Will a 40 gal hot water tank be enough for 4-5 people?


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Old 03-14-23, 07:37 AM
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Will a 40 gal hot water tank be enough for 4-5 people?

My daughter, husband, and 3 small kids live in the household, she takes a shower at night, her husband in the morning, and all 3 kids take a bath and play in the tub in the early evening. I know a 40 gal hot water tank is cutting it very close with 5 people but her old 40 gal boiler mate hot water tank connected to the boiler just went. I have a spare 40 gal regular power vent hot water heater that I was going to install for her for the time being, would a regular 40 gal gas heater be enough for them until they can purchase a new 50 gal heater, it's just something they can't really afford right at the moment? I thought maybe a regular hot water heater would have a better recovery rate than the old boiler mate and maybe it should give them enough hot water that they'll need..
 

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03-14-23, 12:38 PM
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I grew up in a family of 8 people. We had a 40 gallon gas water heater and rarely had problems.
It may take some minor use timing adjustments but nothing major.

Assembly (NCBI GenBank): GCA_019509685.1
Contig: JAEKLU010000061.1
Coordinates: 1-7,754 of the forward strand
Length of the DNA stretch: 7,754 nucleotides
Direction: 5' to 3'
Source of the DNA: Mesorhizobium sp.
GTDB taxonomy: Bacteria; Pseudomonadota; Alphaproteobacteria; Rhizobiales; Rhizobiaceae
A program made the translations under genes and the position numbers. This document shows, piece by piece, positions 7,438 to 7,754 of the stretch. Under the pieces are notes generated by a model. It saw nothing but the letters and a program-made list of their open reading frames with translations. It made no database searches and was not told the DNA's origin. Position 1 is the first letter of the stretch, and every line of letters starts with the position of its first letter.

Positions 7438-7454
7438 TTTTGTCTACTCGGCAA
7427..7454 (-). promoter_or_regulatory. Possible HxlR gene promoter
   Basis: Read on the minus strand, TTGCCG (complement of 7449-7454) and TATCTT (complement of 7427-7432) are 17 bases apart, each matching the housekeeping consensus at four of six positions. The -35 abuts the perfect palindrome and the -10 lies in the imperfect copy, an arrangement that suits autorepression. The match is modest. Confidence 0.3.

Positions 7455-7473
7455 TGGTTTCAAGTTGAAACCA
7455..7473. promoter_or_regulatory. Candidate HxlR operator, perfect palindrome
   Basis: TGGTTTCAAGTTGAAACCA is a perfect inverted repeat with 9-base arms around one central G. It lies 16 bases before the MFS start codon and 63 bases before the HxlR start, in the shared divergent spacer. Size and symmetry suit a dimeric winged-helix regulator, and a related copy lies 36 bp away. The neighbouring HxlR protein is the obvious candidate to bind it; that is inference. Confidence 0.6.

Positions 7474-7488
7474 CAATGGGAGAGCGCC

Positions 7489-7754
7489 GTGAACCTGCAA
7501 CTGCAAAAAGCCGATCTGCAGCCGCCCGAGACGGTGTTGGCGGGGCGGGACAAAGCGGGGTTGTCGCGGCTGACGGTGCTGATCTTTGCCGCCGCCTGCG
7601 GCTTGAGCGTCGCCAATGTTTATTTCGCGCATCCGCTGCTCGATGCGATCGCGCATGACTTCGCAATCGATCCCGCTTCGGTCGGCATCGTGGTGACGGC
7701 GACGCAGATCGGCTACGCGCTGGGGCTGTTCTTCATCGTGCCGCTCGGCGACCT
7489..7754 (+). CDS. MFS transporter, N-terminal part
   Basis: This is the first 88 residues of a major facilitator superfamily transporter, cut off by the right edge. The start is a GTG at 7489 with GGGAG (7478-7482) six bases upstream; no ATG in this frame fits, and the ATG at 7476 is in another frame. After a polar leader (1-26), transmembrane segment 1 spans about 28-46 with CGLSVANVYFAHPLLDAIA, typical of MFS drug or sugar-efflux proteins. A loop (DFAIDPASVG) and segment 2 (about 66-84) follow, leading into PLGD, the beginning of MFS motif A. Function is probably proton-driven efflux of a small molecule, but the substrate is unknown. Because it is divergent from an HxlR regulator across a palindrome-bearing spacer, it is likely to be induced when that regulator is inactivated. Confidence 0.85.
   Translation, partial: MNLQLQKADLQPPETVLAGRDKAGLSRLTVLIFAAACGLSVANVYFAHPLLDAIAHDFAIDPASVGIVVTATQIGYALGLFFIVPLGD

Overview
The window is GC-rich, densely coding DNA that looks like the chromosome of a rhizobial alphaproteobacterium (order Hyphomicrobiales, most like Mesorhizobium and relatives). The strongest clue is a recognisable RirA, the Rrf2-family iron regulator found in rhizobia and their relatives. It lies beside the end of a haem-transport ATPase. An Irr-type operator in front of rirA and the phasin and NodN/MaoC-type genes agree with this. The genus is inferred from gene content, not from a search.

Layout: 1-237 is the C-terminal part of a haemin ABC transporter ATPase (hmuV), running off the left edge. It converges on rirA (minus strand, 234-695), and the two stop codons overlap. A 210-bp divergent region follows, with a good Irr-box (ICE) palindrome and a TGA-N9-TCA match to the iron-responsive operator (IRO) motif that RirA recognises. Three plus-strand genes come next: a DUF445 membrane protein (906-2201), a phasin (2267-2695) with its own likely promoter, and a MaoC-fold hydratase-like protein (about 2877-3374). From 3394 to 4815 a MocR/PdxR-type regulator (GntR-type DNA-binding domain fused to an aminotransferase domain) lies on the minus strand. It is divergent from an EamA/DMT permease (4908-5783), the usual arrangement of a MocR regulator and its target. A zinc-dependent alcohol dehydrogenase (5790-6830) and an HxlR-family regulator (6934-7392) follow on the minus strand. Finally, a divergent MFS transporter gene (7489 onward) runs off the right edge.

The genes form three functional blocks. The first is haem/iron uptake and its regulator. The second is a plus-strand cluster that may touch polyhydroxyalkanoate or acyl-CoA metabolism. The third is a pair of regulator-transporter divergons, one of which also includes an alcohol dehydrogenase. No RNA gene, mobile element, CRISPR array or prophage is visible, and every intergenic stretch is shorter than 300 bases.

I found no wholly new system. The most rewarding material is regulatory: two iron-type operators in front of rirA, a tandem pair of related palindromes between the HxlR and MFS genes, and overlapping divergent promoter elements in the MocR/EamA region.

Gas heating recovery is very fast.
 
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Old 03-14-23, 08:23 AM
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We have an electric 40 gallon water heater but it's just me and my wife. BUT any working water heater is better than no water heater. Worse case scenario is they'd have to leave a little time between showers.
 
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Old 03-14-23, 08:25 AM
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For electric, I would say probably not, but for gas it will be marginal, but in a pinch they should be ok if they space out baths and showers, laundry, etc. You can improve the situation by running the tank at a higher temperature, but that wouldn't be safe with kids unless you install a tempering valve. You can get easy to install versions now, like this one:

https://www.lowes.com/pd/Cash-Acme-3...6981&gclsrc=ds

But of course, that adds to the cost. Another plus for them is that running the tank at higher temp (140) helps prevent legionella from thriving in the tank.
 
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Old 03-14-23, 08:28 AM
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It sounds like a good situation for a 40 gallon water heater to succeed. They are already spreading their use through the day. Plus, if they are aware of the limitations they can make minor adjustments like when they do laundry or wash clothes.
 
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Old 03-14-23, 12:38 PM
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I grew up in a family of 8 people. We had a 40 gallon gas water heater and rarely had problems.
It may take some minor use timing adjustments but nothing major.
Gas heating recovery is very fast.
 
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Old 03-14-23, 01:18 PM